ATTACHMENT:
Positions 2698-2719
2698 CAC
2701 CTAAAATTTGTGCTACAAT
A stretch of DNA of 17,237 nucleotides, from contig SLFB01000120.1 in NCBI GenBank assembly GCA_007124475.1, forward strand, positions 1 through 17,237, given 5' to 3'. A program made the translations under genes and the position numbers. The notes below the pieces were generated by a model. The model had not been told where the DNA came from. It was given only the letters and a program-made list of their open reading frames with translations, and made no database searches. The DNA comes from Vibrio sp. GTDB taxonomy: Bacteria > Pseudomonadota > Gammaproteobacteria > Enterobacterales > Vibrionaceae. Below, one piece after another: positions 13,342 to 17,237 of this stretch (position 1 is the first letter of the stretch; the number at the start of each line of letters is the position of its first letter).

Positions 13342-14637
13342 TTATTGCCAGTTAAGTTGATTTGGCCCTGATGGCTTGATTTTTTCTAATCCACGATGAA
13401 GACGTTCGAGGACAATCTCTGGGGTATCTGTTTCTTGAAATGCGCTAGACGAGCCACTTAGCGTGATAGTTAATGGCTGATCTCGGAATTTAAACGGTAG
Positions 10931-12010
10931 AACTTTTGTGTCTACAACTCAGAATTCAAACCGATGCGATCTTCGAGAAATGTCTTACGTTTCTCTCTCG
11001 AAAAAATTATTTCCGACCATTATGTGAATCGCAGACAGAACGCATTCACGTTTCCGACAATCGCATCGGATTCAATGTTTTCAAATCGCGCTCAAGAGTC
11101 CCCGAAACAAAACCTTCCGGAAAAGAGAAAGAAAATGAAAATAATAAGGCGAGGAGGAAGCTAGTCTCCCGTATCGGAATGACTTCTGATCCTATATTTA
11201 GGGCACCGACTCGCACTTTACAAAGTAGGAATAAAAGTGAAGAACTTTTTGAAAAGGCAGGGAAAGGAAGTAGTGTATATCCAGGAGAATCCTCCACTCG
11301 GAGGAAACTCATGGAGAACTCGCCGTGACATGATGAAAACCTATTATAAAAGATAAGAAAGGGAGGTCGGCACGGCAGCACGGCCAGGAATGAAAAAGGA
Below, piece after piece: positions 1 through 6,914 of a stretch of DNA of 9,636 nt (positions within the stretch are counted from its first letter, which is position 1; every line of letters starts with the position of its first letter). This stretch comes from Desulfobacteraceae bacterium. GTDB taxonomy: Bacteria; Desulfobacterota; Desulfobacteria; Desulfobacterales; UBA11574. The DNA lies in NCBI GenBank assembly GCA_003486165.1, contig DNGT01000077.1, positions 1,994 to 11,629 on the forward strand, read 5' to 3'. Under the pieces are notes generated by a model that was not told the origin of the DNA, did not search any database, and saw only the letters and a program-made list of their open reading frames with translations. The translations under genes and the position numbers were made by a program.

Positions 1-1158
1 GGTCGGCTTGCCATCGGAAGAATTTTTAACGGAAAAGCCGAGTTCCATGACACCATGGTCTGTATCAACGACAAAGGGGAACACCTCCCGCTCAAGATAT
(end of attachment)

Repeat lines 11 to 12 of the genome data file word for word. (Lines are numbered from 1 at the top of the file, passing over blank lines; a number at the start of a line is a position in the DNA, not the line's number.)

11101 CCCGAAACAAAACCTTCCGGAAAAGAGAAAGAAAATGAAAATAATAAGGCGAGGAGGAAGCTAGTCTCCCGTATCGGAATGACTTCTGATCCTATATTTA
11201 GGGCACCGACTCGCACTTTACAAAGTAGGAATAAAAGTGAAGAACTTTTTGAAAAGGCAGGGAAAGGAAGTAGTGTATATCCAGGAGAATCCTCCACTCG